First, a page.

When President Abraham Lincoln restored the missions to the Catholic Church on March 18, 1865, the Mission's leader at the time, Friar José González Rubio, came into conflict with Bishop Amat over the matter of whether the Mission should be under the ownership of the Franciscan order rather than the diocese. Bishop Amat refused to give the deed for the Mission to the Franciscans, but in 1925, Bishop John J. Cantwell finally awarded the deed to them.

The Mission also has the oldest unbroken tradition of choral singing among the California Missions and, indeed, of any California institution.[citation needed] The weekly Catholic liturgy is serviced by two choirs, the California Mission Schola and the Cappella Barbara. The Mission archives contain one of the richest collections of colonial Franciscan music manuscripts known today, which remain closely guarded (most have not yet been subjected to scholarly analysis). The original City of Santa Barbara developed between the Mission proper and the harbor, specifically near El Presidio Reál de Santa Bárbara (the "Royal Spanish Presidio"), about a mile southeast of the Mission. As the city grew, it extended throughout the coastal plain; a residential area now surrounds the Mission, although there are public parks and a few public buildings (such as the Natural History Museum) in the area immediately adjacent to the site.

As the center for the Franciscans the Mission played an important role in education. From 1854 to 1885 it was chartered as an apostolic college and from 1869 to 1877 it also functioned as a college for lay men.[17] Thus making it Santa Barbara's first institution of higher education. In 1896 this education initiative was led to the creation of a high school seminary program that in 1901 would become a separate institution, Saint Anthony's Seminary.[17] In 1929 the college level program was relocated to Mission San Luis Rey de Francia and would become San Luis Rey College from 1950 to 1968 before relocating to Berkeley, California what is today the Franciscan School of Theology (FST).

Present-day situation

Mission Santa Barbara today continues to serve the community as a parish church. In addition to its use as a place of worship, it contains a gift shop, a museum, a Franciscan Friary, and a retreat house. The Mission grounds are a primary tourist attraction in Santa Barbara. The Mission itself is owned by the Franciscan Province of Santa Barbara, and the local parish rents the church from the Franciscans. For many decades in the late 20th century, Fr. Virgil Cordano, OFM served as the pastor of the St. Barbara's Parish co-located on the grounds of the Santa Barbara Mission. He died in 2008.


  1. ^ Leffingwell, p. 61
  2. ^ a b c d Krell, p. 187
  3. ^ Ruscin, p. 89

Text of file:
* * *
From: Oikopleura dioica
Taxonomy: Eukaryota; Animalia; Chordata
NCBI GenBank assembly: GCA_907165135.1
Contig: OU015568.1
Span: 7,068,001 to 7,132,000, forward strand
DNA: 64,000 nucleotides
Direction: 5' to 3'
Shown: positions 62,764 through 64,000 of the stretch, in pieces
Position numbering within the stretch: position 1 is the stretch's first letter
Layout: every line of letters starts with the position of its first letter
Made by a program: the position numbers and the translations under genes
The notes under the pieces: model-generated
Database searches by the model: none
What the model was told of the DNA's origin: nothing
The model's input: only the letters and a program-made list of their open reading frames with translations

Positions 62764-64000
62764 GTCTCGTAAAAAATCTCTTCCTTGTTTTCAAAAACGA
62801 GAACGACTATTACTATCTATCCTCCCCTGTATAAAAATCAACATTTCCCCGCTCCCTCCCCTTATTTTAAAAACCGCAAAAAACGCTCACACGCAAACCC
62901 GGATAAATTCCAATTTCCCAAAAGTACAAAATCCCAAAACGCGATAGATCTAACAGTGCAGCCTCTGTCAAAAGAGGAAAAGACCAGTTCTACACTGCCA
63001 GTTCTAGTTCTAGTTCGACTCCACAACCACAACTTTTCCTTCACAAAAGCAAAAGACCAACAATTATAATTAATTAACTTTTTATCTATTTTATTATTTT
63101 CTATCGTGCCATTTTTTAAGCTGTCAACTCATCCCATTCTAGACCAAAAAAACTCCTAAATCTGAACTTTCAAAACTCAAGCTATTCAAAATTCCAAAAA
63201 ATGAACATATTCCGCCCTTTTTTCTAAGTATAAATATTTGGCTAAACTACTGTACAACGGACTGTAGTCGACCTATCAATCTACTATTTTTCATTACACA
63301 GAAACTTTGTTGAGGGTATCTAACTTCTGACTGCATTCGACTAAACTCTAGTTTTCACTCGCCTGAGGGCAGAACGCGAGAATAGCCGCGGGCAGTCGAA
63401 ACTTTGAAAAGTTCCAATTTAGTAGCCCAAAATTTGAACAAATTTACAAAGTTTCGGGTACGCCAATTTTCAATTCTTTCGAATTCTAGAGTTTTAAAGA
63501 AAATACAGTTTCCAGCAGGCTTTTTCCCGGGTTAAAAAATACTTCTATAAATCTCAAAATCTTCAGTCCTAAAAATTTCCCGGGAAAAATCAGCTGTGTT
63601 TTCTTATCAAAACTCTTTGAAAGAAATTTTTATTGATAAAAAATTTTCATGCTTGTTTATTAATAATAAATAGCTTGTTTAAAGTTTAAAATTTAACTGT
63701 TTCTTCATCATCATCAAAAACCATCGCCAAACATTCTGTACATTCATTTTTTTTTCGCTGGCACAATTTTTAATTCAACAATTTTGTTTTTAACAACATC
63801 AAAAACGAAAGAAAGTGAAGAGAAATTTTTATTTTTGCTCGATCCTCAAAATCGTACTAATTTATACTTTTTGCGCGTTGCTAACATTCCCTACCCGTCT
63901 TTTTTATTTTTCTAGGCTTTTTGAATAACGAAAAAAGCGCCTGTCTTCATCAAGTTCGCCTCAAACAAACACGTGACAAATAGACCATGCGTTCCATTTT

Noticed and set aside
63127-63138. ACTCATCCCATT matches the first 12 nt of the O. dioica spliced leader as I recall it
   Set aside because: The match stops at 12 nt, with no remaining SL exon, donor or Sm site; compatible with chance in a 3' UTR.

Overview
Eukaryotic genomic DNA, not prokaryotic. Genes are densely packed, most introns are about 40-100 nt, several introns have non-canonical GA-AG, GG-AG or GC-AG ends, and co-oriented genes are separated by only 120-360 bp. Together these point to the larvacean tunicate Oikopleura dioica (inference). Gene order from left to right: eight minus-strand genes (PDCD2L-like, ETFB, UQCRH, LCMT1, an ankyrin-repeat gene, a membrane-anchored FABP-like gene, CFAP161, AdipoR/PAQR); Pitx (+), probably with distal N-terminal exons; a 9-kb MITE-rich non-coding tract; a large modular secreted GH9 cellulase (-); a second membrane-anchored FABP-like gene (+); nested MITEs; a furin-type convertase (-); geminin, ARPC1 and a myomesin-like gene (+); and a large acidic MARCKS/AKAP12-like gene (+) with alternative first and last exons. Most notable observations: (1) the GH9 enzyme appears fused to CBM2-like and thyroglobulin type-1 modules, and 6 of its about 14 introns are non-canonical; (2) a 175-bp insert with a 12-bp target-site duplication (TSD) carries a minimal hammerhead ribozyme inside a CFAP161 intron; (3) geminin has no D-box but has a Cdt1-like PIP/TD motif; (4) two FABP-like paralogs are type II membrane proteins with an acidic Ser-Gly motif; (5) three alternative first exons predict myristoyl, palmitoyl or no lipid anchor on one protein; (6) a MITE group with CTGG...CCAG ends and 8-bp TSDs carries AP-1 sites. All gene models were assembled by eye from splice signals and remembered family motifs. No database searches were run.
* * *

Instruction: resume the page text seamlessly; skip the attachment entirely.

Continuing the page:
4. ^ Yenne, p. 98
  5. ^ Ruscin, p. 196
  6. ^ Yenne, p. 186
  7. ^ Forbes, p. 202
  8. ^ Ruscin, p. 195
  9. ^ a b c Krell, p. 315: as of December 31, 1832; information adapted from Engelhardt's Missions and Missionaries of California.
  10. ^ SCEDC | Wrightwood Earthquake (1812)
  11. ^ SCEDC | Santa Barbara Earthquake (1925)
  12. ^ NHL Writeup[dead link]
  13. ^ NPS Redbook[dead link]
  14. ^ There is a great contrast between the legacy of Bouchard in Argentina versus his reputation in the United States. In Buenos Aires, Bouchard is honored as a brave patriot, while in California he is most often remembered as a pirate, and not a privateer. See Hippolyte de Bouchard.
  15. ^ "National Register Information System". National Register of Historic Places. National Park Service. 2008-04-15. http://nrhp.focus.nps.gov/natreg/docs/All_Data.html. 
  16. ^ "Santa Barbara Mission". National Historic Landmark summary listing. National Park Service. http://tps.cr.nps.gov/nhl/detail.cfm?ResourceId=141&ResourceType=Building. Retrieved 2008-07-03. 
  17. ^ a b Franciscan School of Theology History
  18. ^ http://www.imadonnarifestival.com/im.html%7C I Madonnari Festival at Mission Santa Barbara

See also


The Mission's lavanderia was constructed by the Chumash Indians around 1806.
  • Forbes, Alexander (1839). California: A History of Upper and Lower California. Smith, Elder and Co., Cornhill, London. 
  • Jones, Terry L. and Kathryn A. Klar (eds.) (2007). California Prehistory: Colonization, Culture, and Complexity. Altimira Press, Landham, MD. ISBN 0-759-10872-2. 
  • Krell, Dorothy (ed.) (1979). The California Missions: A Pictorial History. Sunset Publishing Corporation, Menlo Park, CA. ISBN 0-376-05172-8. 
  • Leffingwell, Randy (2005). California Missions and Presidios: The History & Beauty of the Spanish Missions. Voyageur Press, Inc., Stillwater, MN. ISBN 0-89658-492-5. 
  • Paddison, Joshua (ed.) (1999). A World Transformed: Firsthand Accounts of California Before the Gold Rush. Heyday Books, Berkeley, CA. ISBN 1-890771-13-9. 
  • Ruscin, Terry (1999). Mission Memoirs. Sunbelt Publications, San Diego, CA. ISBN 0-932653-30-8. 
  • Yenne, Bill (2004). The Missions of California. Thunder Bay Press, San Diego, CA. ISBN 1-59223-319-8. 
  • Hispanic Catholicism in transitional California: the life of José González Rubio, O.F.M. (1804–1875), by Michael Charles Neri, published 1997 by the Academy of American Franciscan History (v.14, history monograph series).

External links